Arthur Ochs Sulzberger, who as publisher and chairman of the New York Times Co. guided his family-controlled newspaper through epochal moments in American journalism, died Saturday at his home in Southampton, N.Y. He was 86.

The family said he died after a long illness.

Sulzberger, a scion of one the nation's great publishing families, and father of the current publisher, Arthur O. Sulzberger Jr., stood up to government pressure over the paper's critical coverage of the Vietnam War, published the Pentagon's own secret history of the war, oversaw the transformation of the enterprise to a publicly traded company and played an incalculable role in shaping the Times for generations of readers.

As publisher from 1963 to 1992, he is credited with upholding what many journalists consider the highest standards of the profession and challenging powerful interests in all corners of society. The paper won 31 Pulitzer Prizes under his stewardship.

Authors Susan E. Tifft and Alex S. Jones, in their unofficial history of the newspaper, "The Trust," called him "arguably the greatest" Times publisher since Adolph Ochs purchased the paper in 1896.

An enduring imprint

Sulzberger's imprint was felt in many enduring ways. He made the paper available nationally via satellite printing plants and, in 1970, introduced the op-ed (opposite-editorial) page, which showcases columnists and outside writers whose opinions sometimes differ from the paper's institutional voice.

He broadened the paper's appeal by increasing coverage of science, sports, religion, arts and lifestyle news -- changes dismissed by critics. But the sections -- SportsMonday, Science Times, Living, Home and Weekend -- were an instant success. He made crucial appointments throughout the newsroom, elevating the Pulitzer Prize-winning journalist A.M. Rosenthal to managing editor and later to executive editor, and adding columnist William Safire.

As a new publisher, Sulzberger rebuffed a request from President John F. Kennedy to recall the Times' Vietnam correspondent, David Halberstam, who had annoyed the military and administration with reports that punctured official claims about the war's progress, reports which brought Halberstam and the Times a share of the 1964 Pulitzer for international reporting.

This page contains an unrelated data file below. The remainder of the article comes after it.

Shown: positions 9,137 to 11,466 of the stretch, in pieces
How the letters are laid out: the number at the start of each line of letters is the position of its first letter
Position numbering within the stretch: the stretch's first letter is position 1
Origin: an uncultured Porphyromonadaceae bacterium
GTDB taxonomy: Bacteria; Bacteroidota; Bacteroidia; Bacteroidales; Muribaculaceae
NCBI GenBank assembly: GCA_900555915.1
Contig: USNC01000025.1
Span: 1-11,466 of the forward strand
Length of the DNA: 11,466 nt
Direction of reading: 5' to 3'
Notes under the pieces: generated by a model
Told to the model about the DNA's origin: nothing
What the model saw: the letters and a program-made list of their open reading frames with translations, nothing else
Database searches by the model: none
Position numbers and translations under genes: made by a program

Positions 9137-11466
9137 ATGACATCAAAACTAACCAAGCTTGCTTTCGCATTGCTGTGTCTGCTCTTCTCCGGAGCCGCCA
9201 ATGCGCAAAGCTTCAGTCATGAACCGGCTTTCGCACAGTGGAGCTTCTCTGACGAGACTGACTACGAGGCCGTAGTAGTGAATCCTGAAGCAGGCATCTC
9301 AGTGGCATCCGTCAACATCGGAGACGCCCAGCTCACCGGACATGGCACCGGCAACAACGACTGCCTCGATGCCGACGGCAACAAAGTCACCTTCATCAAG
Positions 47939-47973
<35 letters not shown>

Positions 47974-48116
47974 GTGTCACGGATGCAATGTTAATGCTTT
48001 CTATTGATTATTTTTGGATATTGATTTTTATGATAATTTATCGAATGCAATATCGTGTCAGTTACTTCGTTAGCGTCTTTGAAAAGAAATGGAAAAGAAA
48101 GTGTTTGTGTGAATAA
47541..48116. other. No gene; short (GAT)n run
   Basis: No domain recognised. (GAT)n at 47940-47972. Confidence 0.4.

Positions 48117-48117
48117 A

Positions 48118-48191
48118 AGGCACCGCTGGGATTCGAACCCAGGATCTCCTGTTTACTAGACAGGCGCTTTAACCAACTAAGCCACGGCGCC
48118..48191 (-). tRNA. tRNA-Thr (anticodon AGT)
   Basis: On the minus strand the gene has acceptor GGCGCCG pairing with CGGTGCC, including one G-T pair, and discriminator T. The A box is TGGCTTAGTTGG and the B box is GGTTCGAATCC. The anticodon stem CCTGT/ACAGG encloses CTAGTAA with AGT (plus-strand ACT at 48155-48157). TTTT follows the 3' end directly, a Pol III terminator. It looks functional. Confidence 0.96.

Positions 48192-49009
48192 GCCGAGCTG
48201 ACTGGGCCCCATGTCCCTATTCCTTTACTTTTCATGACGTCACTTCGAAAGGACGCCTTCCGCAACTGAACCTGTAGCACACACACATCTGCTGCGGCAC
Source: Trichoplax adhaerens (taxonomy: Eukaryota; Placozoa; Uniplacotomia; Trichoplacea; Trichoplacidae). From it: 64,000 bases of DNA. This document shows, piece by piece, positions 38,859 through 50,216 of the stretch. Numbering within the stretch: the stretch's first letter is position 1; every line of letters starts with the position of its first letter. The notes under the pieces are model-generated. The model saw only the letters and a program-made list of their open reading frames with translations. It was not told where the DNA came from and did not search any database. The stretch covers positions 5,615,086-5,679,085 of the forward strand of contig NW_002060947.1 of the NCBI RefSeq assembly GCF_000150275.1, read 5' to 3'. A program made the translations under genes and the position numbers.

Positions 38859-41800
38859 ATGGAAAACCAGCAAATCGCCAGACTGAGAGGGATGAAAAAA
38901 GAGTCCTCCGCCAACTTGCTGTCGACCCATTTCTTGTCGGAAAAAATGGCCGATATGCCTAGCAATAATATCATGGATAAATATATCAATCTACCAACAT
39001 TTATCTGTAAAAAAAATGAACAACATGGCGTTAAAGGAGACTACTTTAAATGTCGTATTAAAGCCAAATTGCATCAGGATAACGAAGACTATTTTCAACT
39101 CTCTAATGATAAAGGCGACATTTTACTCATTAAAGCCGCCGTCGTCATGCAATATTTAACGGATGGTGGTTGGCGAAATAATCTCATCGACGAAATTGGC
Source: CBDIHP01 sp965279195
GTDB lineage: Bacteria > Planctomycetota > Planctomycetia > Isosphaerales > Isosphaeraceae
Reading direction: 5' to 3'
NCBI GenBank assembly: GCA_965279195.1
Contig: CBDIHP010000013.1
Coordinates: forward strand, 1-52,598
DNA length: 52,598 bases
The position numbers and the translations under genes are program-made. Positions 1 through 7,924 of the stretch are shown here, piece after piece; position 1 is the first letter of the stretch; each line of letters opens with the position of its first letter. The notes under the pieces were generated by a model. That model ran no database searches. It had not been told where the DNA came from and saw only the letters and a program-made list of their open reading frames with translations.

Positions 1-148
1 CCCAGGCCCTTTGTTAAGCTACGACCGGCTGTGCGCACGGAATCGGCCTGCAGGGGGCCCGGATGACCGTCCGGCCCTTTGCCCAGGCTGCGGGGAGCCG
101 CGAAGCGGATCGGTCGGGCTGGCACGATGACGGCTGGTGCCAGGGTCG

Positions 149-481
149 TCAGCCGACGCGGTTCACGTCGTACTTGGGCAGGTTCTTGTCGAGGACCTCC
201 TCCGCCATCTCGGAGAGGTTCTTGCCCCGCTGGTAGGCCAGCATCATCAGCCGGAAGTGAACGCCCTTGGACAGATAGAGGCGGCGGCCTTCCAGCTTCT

Under Sulzberger's guidance, the Times prevailed in a 1964 landmark libel case. The U.S. Supreme Court ruled that the First Amendment protects the publication of all statements made without malice about the conduct of public officials.

The Pentagon Papers

In 1971, the Times was leaked a secret history, known as the Pentagon Papers, detailing 25 years of U.S. involvement in Southeast Asia. The Nixon administration was furious. Although Sulzberger knew that the Times might be sued and driven into financial ruin and that he might be sent to jail, he decided to publish a multipart series at Rosenthal's urging.

On the second day, the Justice Department went to court to start proceedings to stop publication. It led to an expedited appeal to the Supreme Court, which ruled that the newspapers could continue publishing, establishing a newspaper's right to publish without government's prior restraint.

Arthur Ochs Sulzberger was born Feb. 5, 1926, in New York City. His mother, Iphigene Ochs, was the daughter of Times founder Adolph Ochs. His father, Arthur Hays Sulzberger, served as publisher from 1935 to 1961.

An indifferent student hampered by hereditary dyslexia, he enlisted at 17 in the Marine Corps during World War II. He served in the Pacific as a radio operator. Without his knowledge, his father asked Gen. Douglas MacArthur to look after his son, and the young Marine was attached to MacArthur's staff, accompanying him to Japan for the surrender.

Sulzberger was an unlikely figure to guide the Times into the modern era. He was named publisher at 37, despite some family resistance. He later described himself as "shellshocked" by the job.

But he reshaped the company, setting up its first budget and overhauling its business organization. He negotiated key agreements with unions that resulted in long-delayed technological improvements.

"Adolph Ochs is remembered as the one who founded this great enterprise," Richard Gelb, a Times board member, said in 1997, when Sulzberger stepped down as chairman. "Arthur Ochs Sulzberger will be remembered as the one who secured it, renewed it and lifted it to ever-higher levels of achievement."

At Sulzberger's death, the Times was being run by a fourth generation of his family, a rarity in an age when the management of most U.S. newspapers is determined by distant corporate boards. A family trust guarantees continued control by Ochs' descendants. It was no coincidence, Sulzberger believed, that some of the country's finest newspapers were family-owned. "My conclusion is simple," he once said with characteristic humor. "Nepotism works."

The New York Times contributed to this report.